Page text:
Edmonton’s auditor identified 12 recommendations to bring the city’s snow and ice strategy back on track after an anonymous letter was mailed to city council outlining concerns with the operation.
The letter was received in February 2020. In response, council asked the auditor to review snow and ice removal.
Around five years ago, the city moved roads and transportation into the parks department, and the auditor found there had been more than a dozen leadership, policy and operational changes since then, leading to disorganization.
Edmonton’s administration said it accepts all of the recommendations and is working to implement them.
“I don’t love getting audits that show there’s a lot of issues, but I’m sure glad I can get those audits,” explained Ward 1 councillor, Andrew Knack. “Because if you don’t get those audits, you can’t fix your mistakes.”
The recommendations in the report include things like listening to employee feedback, having clearly defined policy, improving the ways in which resident complaints are managed and communicating more effectively with staff and Edmontonians.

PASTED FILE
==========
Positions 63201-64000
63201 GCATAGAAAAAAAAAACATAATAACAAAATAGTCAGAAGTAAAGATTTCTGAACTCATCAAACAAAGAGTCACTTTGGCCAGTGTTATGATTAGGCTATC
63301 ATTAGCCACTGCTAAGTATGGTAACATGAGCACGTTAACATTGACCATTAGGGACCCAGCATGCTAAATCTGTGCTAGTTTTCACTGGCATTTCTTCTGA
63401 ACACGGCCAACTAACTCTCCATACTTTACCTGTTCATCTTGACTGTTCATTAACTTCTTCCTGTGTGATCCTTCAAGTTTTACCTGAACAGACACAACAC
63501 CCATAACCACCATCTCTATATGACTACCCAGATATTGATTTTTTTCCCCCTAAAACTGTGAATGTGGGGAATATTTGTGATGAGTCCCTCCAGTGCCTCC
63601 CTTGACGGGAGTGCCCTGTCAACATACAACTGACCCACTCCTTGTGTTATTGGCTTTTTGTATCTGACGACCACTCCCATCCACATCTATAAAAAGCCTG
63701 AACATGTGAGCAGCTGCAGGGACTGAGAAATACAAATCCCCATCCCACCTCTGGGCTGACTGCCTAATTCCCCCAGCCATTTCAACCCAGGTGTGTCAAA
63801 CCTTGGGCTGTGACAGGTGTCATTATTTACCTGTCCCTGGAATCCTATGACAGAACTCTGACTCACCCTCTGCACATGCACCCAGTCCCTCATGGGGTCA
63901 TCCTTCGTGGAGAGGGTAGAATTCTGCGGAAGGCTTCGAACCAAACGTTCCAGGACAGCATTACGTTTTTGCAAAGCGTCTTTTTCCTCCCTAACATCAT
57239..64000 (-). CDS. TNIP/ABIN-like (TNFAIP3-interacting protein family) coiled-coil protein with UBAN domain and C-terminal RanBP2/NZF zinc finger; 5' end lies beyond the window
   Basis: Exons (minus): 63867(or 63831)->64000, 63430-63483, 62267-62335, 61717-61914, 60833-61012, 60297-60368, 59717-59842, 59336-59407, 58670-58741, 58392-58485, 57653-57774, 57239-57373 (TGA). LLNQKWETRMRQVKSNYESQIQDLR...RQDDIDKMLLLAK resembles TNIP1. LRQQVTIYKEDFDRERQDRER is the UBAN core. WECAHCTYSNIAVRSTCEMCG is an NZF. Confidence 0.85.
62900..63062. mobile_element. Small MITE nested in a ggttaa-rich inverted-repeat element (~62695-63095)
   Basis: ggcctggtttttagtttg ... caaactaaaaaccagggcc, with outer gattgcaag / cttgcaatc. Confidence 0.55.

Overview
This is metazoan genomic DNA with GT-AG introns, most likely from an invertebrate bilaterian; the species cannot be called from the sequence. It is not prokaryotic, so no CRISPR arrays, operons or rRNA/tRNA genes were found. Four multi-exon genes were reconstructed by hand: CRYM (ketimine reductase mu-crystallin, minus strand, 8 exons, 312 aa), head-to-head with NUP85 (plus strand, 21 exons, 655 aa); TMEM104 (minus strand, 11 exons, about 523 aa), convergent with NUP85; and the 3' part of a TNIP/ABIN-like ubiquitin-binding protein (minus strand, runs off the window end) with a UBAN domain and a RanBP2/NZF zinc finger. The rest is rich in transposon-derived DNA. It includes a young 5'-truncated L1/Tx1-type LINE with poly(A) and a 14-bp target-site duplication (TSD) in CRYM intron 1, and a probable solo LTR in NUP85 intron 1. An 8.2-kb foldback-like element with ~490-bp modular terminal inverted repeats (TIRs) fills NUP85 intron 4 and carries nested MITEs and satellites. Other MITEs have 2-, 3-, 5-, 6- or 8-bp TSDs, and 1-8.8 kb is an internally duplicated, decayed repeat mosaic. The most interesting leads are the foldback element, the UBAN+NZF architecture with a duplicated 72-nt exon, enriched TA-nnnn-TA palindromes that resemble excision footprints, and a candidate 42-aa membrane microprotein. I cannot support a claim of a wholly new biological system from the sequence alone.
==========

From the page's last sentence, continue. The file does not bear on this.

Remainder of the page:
“Understanding the need to be more in tune with what the public understands and how we communicate that understanding, in terms of what we will do, what we can do and what the resourcing and equipment allow us to do,” explained the manager of parks and roads, Brian Simpson. “It’s an important piece and we do need to get that right.”
He admitted there was often confusion from residents around snow removal, like when neighbourhood blading would be done, for example.
“A lot of work has been done in terms of just communicating with the public in terms of when we do certain areas,” Simpson said. “Even the difference between cul-de-sacs and residential. There was a lack of clarity around that and we recognize that.”
Eight of the auditor’s 12 recommendations are slated to be implemented by the end of this year, hopefully before the snow flies next winter. The remaining four are scheduled to be in place before the end of 2022.
Knack is optimistic the changes will improve the winter experience, both for employees and residents.
“The worst thing that can happen is nobody tells you what you’re doing wrong — and then you can’t fix it,” he said. “Here we’ve been told all of the things that are wrong – and some things are good, but most of it was challenges — and now we know and have a clear path to fix it.”